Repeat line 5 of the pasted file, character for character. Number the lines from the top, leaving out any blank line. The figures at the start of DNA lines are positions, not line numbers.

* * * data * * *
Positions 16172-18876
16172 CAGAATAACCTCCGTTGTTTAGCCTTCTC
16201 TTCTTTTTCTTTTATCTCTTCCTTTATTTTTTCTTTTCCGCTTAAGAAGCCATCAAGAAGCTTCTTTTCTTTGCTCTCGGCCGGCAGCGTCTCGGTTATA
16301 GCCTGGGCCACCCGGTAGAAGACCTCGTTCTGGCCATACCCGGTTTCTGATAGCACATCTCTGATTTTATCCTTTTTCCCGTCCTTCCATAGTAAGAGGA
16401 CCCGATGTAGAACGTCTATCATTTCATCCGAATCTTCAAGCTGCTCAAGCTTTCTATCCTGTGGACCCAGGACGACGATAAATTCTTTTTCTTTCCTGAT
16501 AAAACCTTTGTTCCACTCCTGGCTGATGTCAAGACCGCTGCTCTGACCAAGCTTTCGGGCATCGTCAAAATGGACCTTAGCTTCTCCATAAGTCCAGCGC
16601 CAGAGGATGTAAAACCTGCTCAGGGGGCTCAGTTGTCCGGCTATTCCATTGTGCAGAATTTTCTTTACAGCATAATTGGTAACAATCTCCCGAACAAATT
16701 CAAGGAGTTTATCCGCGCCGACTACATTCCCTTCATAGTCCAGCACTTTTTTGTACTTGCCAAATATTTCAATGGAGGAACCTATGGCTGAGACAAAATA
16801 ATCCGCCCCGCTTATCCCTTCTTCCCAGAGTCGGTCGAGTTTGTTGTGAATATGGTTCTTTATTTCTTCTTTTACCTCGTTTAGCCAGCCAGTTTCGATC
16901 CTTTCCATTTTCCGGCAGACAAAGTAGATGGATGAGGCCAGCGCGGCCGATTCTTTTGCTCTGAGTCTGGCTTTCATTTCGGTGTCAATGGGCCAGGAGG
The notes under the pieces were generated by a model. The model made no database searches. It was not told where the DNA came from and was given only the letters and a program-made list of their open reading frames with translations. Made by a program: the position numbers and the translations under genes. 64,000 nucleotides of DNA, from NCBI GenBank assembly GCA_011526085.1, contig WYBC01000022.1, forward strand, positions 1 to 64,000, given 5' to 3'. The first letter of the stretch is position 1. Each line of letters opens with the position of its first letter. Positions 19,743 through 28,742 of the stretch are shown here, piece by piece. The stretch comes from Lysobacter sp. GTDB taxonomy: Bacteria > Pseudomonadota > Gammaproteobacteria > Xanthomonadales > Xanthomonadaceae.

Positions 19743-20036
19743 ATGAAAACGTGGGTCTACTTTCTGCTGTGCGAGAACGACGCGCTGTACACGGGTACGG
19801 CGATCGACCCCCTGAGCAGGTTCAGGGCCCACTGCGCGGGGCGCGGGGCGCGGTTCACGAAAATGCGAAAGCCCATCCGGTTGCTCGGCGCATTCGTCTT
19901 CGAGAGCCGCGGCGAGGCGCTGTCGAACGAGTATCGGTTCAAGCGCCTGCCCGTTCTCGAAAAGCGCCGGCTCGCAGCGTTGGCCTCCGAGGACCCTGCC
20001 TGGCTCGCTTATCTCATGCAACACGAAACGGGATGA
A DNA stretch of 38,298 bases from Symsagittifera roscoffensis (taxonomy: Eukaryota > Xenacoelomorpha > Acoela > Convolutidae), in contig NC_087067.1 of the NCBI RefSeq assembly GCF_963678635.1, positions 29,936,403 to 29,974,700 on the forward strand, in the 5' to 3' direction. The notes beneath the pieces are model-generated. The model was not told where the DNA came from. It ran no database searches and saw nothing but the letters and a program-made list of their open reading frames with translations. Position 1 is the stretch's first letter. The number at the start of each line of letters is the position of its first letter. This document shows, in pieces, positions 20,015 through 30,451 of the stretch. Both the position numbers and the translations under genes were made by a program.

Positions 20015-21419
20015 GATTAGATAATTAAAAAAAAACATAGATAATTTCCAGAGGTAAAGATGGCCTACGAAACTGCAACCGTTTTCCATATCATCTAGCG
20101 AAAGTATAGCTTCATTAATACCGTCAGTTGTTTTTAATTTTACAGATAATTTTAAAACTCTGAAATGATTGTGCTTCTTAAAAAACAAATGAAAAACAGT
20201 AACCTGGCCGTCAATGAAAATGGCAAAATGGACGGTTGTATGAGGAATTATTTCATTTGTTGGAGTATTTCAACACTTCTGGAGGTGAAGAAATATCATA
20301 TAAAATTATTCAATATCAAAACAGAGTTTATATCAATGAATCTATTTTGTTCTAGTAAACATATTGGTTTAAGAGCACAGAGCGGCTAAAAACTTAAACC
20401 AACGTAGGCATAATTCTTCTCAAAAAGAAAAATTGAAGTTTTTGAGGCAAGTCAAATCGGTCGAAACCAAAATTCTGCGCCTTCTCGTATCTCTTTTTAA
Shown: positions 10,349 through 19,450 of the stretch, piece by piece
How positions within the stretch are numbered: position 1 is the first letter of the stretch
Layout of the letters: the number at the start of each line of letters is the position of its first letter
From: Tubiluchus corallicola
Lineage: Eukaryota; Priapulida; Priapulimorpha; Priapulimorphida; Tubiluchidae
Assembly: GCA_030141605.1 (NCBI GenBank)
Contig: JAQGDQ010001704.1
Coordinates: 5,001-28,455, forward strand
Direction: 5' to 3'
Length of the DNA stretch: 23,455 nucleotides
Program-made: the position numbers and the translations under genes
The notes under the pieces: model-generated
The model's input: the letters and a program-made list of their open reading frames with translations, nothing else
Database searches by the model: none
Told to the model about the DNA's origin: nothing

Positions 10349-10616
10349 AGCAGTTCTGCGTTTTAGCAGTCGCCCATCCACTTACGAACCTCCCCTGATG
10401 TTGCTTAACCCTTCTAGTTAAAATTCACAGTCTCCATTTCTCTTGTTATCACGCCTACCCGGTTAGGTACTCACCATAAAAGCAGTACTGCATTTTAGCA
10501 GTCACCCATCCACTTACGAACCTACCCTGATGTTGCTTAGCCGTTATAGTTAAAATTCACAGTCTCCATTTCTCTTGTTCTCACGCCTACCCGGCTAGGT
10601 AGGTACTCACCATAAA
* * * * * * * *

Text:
16401 CCCGATGTAGAACGTCTATCATTTCATCCGAATCTTCAAGCTGCTCAAGCTTTCTATCCTGTGGACCCAGGACGACGATAAATTCTTTTTCTTTCCTGAT